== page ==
When you have a photo and want to find a higher resolution copy online, you can use tools like Google Image Search and TinEye. They work in a very specific way extracting specific patterns and how they contrast with their surroundings. That works well for finding alternate copies of the same image, but it's not so great if you try to go deeper.
Enter Clarifai, which creator Matthew Zeiler claims improves upon the techniques used by Google and Tineye by way of superior artificial intelligence. "We understand images and video automatically with a whole variety of different 'models' as we call them," Zeiler explained to Motherboard. "In our demo, you can throw in an image and get different predictions from the models." By default, the demo on its website uses its "general" model, which is designed for everyday photos that the average person would take with their phone. While Clarifai is primarily a web services company, they have an iPhone app for the average consumer to help get their name out. "If you take your phone out of your pocket and take a picture of the world, it should give you meaningful stuff back."
The tags that Clarifai outputs aren't just naming the objects it sees, but can get pretty descriptive. During my chat with the Clarifai team, I pulled up the demo and fed it the "Colin Powell pretending to play guitar at Bohemian Grove" photo that was leaked with his hacked emails. Being both obscure and low-resolution, it seemed like a pretty solid test of their capabilities. Getting tags like "music," "performance," "guitar," and "stringed instrument" wasn't necessarily surprising. But I found myself really impressed with one tag in particular, "festival," because Clarifai was able to discern that it was looking at an outdoor stage setup.
Last week, Clarifai added two new features, which they've dubbed "Custom Training" and "Visual Search." These go hand in hand: Custom Training allows you to "teach" Clarifai to associated photos, while Visual Search "allows any user to easily organize, access, or recommend their images or products by visual similarity and/or keyword." In a way, the most impressive part may not even but the underlying AI tech in and of itself, but how fast and, once again, specific it is. Everything you do with Clarifai is almost instantaneous, whether it's giving you keywords or using its new features to group photos together.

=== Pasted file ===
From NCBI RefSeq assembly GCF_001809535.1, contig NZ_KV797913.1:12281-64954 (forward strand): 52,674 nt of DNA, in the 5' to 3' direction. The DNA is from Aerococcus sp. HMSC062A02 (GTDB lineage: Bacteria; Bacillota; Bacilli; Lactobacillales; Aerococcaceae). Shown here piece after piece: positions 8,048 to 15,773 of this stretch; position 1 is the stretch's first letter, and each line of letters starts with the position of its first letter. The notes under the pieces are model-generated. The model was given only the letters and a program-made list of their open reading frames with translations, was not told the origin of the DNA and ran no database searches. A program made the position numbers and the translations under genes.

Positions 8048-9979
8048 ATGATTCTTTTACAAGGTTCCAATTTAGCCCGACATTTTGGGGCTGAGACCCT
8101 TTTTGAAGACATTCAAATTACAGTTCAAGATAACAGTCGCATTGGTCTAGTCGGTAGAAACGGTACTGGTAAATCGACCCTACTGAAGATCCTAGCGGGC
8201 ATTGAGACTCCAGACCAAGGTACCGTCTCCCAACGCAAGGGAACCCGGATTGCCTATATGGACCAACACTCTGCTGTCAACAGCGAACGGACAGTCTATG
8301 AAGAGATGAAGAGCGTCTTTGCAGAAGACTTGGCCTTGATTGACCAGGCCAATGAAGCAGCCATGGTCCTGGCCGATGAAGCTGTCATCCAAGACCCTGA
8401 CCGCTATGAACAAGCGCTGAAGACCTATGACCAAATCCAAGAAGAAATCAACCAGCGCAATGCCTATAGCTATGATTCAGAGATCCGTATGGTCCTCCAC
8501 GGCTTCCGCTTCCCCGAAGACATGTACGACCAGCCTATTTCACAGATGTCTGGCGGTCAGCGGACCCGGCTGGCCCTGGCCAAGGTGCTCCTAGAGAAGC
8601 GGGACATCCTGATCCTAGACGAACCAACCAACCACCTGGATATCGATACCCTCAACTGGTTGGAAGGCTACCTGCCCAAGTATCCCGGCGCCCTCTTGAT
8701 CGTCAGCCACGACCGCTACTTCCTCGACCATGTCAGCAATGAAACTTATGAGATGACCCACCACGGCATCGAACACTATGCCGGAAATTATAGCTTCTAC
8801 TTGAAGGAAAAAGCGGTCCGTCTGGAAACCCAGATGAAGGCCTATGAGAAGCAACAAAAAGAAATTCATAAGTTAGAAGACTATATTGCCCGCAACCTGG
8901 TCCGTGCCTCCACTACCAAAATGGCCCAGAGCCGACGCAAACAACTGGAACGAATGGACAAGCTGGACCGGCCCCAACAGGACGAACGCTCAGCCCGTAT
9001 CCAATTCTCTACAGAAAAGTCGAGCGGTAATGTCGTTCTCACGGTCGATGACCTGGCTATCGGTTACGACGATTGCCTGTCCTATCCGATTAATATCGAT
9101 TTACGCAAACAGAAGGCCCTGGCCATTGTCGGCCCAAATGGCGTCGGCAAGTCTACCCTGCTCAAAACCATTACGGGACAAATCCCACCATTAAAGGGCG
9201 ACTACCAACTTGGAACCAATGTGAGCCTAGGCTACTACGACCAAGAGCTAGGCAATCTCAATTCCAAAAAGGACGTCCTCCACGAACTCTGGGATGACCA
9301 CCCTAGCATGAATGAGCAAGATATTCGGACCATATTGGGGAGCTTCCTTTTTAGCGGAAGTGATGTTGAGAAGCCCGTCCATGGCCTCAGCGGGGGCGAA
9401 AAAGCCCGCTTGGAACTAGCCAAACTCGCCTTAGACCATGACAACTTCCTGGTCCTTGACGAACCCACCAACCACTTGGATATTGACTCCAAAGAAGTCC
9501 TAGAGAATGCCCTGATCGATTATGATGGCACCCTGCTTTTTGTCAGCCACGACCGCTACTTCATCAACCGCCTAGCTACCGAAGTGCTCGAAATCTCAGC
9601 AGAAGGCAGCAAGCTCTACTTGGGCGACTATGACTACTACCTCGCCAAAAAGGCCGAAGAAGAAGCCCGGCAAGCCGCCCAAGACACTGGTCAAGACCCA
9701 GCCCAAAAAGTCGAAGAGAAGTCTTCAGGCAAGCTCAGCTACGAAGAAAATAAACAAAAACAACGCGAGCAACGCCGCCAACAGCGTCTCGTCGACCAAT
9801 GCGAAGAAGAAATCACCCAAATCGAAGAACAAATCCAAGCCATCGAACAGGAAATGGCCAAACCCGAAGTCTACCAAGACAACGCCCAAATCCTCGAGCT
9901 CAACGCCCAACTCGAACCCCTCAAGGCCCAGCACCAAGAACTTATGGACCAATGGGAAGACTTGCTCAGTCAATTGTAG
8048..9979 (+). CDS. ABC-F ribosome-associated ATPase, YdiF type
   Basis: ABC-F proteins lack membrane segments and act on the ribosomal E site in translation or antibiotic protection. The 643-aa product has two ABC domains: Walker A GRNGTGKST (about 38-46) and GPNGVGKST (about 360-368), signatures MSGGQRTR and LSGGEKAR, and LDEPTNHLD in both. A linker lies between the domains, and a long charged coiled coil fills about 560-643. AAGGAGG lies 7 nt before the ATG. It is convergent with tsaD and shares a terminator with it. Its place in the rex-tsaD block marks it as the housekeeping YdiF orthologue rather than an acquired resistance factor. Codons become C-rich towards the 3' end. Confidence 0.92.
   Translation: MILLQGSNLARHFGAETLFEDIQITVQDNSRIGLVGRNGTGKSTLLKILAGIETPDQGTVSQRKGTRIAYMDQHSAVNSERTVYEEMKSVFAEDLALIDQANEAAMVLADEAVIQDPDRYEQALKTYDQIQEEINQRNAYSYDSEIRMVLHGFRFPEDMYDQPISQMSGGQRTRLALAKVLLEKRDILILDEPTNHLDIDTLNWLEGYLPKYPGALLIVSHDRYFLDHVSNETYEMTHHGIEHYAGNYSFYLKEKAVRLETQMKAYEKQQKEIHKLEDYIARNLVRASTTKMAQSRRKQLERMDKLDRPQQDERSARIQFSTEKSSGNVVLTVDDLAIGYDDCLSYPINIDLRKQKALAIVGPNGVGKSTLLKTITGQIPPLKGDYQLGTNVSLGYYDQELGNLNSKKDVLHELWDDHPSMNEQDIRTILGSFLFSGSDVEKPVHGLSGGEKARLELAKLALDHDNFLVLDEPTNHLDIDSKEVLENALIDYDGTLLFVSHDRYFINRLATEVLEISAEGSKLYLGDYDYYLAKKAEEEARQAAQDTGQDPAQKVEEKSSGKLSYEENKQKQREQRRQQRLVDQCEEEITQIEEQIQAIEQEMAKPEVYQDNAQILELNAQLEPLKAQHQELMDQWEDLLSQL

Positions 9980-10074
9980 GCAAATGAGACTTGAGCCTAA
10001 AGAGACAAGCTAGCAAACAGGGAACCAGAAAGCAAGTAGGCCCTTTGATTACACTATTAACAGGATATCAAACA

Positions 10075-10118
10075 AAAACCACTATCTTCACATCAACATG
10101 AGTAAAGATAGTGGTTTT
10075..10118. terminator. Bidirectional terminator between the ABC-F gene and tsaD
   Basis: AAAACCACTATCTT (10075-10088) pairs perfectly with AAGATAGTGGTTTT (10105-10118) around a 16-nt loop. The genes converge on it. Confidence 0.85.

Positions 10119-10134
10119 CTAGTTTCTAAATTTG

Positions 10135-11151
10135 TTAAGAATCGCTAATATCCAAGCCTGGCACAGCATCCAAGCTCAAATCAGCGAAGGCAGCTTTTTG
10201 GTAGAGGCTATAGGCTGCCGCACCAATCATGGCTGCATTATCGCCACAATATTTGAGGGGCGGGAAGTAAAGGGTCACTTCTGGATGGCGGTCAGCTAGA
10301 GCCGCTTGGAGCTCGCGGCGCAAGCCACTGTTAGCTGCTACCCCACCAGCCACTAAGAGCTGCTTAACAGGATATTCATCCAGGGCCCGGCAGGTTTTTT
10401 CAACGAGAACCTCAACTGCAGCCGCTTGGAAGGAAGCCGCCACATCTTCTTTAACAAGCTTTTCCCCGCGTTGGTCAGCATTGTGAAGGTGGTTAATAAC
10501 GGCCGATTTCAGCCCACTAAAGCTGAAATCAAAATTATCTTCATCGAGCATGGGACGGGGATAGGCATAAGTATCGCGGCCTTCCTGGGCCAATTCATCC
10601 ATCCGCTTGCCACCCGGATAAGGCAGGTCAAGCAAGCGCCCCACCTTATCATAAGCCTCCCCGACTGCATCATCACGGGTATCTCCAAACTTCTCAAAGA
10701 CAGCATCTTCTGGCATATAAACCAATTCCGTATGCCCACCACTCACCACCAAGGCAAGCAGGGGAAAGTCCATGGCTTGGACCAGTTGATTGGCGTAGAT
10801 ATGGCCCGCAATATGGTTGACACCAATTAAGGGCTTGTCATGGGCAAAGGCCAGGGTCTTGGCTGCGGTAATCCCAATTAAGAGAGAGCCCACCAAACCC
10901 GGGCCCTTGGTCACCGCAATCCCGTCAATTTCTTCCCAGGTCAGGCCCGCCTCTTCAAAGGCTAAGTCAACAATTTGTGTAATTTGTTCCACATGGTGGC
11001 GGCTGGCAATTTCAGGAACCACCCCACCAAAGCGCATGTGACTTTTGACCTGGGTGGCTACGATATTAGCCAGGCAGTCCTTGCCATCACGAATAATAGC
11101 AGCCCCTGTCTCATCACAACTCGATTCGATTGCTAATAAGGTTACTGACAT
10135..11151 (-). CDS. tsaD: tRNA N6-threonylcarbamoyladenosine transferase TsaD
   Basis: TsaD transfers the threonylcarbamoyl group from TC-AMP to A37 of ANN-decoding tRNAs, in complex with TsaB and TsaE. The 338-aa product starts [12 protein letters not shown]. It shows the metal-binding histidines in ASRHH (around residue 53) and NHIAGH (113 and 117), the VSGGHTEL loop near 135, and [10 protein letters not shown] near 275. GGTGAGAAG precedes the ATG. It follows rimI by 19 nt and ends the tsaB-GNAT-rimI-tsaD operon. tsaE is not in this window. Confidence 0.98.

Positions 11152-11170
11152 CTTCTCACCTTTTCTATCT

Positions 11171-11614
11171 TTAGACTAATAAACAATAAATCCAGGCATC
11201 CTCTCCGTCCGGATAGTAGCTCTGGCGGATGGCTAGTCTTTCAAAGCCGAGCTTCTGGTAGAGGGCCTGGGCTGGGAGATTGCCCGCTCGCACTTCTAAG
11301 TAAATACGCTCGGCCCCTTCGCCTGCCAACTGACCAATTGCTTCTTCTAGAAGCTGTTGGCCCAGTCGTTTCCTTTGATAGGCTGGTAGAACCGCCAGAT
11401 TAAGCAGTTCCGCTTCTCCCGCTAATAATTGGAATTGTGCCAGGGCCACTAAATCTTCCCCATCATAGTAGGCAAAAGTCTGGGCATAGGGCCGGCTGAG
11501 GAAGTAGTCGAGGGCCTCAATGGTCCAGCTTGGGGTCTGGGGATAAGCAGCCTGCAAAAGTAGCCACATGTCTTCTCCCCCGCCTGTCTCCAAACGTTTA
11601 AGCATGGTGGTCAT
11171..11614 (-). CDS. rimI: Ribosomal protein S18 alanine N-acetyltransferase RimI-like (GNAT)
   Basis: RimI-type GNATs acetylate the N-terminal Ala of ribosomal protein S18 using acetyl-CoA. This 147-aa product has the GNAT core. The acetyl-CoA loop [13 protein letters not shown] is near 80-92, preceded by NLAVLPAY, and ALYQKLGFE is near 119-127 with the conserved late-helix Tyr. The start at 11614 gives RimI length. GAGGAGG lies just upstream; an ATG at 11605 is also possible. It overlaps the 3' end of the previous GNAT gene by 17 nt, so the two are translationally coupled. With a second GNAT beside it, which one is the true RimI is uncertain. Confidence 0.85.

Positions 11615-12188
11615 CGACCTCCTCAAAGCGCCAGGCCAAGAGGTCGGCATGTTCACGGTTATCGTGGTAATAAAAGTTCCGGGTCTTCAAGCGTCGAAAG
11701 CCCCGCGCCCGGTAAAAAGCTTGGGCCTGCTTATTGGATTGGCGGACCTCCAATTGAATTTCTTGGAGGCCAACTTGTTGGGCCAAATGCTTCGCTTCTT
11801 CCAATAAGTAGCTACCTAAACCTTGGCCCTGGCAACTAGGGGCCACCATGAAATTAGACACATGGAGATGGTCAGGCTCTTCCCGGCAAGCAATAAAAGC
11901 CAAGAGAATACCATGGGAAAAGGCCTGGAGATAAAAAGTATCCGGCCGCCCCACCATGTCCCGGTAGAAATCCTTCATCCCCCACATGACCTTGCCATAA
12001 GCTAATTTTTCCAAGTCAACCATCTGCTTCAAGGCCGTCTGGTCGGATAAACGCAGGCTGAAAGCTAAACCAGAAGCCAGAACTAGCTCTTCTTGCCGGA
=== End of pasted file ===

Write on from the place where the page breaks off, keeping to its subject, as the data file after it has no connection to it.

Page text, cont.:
When you feed Clarifai examples of various photos that fit a given criteria, it immediately finds other similar photos. "This is not the web data, this is your data," Zeiler explained. "So you as a retailer can put in your product photos, or you as a social media site can put in your social media photos, or a consumer can put in their own photos. It indexes all of that and can learn from your data."
To illustrate this, Zeiler pulls up some photos of sneakers. After selecting just a small handful of Converse brand shoes, Clarifai immediately populated the results with all of the other Converse photos in its database, because it could distinguish the company's trademark style. This even extended to some of Converse's non-sneaker footwear, as a few stray pairs of Converse boots showed up in the results. Similarly, but more abstract, when Zeiler started choosing what he called "treeshoe" photos of shoes alongside trees, Clarifai immediately narrowed it down to other "treeshoe" photos.
Clarifai's iPhone app can also do this with your personal photos Instead of tagging each photo to reflect who's in it, you can teach it with a few photos of the same person, and then it will group all photos of that person together. That's a time saver, and even if, in the long run, Clarifai is making its money providing services to other websites, you can see it being what they will become known for by the average person.
"The thing I'm most excited about with this is it opens up this technology for everybody out there," Zeiler explained. "We don't care if it's our own applications that go directly to users, or through the great companies developing on our platform. We want to get it out to everyone on the planet."